It has been my observation over many years that eating brown rice gives us the ability to see the relationship between the part and the whole and to understand how they relate to each other. This relationship between part and whole is the basis of macrobiotic cooking, healing and lifestyle.

It seems natural that we would receive these unique qualities by eating brown rice on a regular basis. The situation with arsenic in brown rice is not new. I find it concerning that many people may choose to stop eating brown rice out of fear without understanding the situation fully.

No Comments | Tags: Macrobiotic Diet, Macrobiotic Philosophy

Creating Order Out of Chaos

Posted on by Denny Waxman

After Superstorm Sandy has slammed the mid-Atlantic and Northeast, it is hard to imagine that nature alone is responsible. Even if you deny that there is global warming and that we are at least part of the cause, it is hard to miss the fact that the severity of storms and earthquakes is steadily increasing. The five most expensive natural disasters in history have occurred in the the last 18 years, since 1994. Two of these disasters have been in the U.S. It is still too soon to say which number Hurricane Sandy will be on the list.

It seems evident to me that our excessive diet and lifestyle, together with our complete disregard for nature are strong contributing factors to the recent changes in weather. Some people think that the weather is a reflection of our inner feelings, thoughts and turmoil. Everyone knows that a happy person brightens a room when they enter and that happiness and laughter are infectious. The opposite is also true when someone who is upset or tormented shows up. We influence our environment in the same way that our environment influences us. We usually feel more uplifted on a bright, sunny day.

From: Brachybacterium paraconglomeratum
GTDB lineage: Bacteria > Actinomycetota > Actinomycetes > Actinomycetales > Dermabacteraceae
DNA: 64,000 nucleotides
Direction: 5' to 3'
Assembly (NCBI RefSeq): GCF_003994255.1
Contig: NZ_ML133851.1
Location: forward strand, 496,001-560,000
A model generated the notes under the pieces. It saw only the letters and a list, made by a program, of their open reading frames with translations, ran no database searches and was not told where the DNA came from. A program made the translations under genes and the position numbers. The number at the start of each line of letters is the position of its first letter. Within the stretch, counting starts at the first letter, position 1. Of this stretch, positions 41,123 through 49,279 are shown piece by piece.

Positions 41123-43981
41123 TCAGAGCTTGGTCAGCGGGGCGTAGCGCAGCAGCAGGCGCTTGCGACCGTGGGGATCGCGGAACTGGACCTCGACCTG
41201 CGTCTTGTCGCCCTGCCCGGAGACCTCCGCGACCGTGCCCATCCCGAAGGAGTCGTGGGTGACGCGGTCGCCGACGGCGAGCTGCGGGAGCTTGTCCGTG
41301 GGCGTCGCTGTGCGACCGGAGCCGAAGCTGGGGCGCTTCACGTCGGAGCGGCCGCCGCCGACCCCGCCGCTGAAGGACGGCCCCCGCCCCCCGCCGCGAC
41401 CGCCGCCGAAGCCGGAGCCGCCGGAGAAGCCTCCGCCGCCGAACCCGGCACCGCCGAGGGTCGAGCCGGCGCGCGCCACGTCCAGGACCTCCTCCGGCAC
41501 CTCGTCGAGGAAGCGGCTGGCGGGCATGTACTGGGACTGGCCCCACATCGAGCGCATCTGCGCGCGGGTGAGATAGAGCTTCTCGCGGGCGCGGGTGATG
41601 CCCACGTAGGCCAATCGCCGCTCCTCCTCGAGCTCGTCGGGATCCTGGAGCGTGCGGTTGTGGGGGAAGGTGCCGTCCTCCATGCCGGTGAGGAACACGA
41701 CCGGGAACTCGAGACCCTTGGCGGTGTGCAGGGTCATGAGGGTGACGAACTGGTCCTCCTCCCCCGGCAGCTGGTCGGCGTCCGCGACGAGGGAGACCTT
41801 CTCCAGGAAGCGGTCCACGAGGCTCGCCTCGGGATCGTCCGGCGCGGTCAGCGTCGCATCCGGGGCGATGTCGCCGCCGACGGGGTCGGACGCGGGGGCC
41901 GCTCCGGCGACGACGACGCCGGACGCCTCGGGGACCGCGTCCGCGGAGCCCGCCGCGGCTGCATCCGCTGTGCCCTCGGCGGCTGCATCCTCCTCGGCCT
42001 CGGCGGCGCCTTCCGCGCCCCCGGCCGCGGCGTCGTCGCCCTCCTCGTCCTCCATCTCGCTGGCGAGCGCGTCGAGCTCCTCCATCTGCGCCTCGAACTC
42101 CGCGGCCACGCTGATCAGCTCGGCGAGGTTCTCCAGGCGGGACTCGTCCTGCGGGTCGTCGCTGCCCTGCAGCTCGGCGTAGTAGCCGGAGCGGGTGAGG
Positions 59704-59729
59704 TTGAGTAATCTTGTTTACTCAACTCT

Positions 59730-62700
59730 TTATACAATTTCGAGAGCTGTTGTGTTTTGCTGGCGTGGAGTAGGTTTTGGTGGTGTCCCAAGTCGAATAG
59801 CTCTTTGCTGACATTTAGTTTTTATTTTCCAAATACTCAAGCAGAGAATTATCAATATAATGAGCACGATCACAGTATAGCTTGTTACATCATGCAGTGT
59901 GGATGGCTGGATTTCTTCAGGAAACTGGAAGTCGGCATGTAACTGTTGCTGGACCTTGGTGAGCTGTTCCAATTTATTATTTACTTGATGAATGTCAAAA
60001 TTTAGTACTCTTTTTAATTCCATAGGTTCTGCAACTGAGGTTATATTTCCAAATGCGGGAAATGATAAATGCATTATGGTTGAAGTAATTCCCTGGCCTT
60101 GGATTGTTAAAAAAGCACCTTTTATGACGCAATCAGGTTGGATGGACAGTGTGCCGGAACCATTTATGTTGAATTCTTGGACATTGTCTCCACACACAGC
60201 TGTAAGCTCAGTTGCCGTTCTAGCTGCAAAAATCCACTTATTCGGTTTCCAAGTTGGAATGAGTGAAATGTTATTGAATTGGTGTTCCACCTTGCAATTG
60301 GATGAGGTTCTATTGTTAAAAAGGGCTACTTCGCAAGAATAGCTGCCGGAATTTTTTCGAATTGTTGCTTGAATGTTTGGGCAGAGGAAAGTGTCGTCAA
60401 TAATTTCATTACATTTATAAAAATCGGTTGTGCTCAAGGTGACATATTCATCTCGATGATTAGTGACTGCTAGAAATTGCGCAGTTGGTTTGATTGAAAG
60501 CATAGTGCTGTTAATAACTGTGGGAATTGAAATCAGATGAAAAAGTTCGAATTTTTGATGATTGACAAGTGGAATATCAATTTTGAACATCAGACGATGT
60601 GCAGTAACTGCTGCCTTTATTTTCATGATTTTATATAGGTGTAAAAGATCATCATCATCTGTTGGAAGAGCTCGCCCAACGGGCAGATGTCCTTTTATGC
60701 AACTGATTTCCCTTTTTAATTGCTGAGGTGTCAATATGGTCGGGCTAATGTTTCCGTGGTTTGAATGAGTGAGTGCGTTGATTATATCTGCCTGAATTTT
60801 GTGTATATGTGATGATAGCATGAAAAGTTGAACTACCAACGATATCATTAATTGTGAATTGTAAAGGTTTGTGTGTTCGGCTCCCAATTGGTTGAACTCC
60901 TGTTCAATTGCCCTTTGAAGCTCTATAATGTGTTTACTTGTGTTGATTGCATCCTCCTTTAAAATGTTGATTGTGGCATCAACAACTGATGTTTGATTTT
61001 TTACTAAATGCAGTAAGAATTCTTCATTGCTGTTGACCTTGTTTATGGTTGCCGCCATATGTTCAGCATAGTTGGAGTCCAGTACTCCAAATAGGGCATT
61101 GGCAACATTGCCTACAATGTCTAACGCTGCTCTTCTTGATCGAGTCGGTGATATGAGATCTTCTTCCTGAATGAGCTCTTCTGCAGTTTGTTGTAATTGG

They say that people with a green thumb talk to their plants. I know my wife does and we have a house full of beautiful, happy plants. It stands to reason that nature is a reflection of our overall health, including our innermost thoughts and feelings. From this subtle to a more gross reality, our daily choices of what and how we eat can have an enormous impact on the health of soil, waterways, ecosystems and the global climate. Part of one whole, it is not a coincidence that the general public and environment simultaneously face ill-health on catastrophic and pandemic proportions.

In health, our energy, thoughts and emotions go through a range of ups and downs that are not overly extreme. Some days are better than others but we generally feel and act okay. As we start to loose our health, these physical, emotional and mental extremes start to increase. We experience more physical, emotional and mental ups and downs. Nature is loosing it’s health and these extremes between hot and cold, floods and droughts are increasing worldwide. These extremes are also causing storms and earthquakes to become more severe.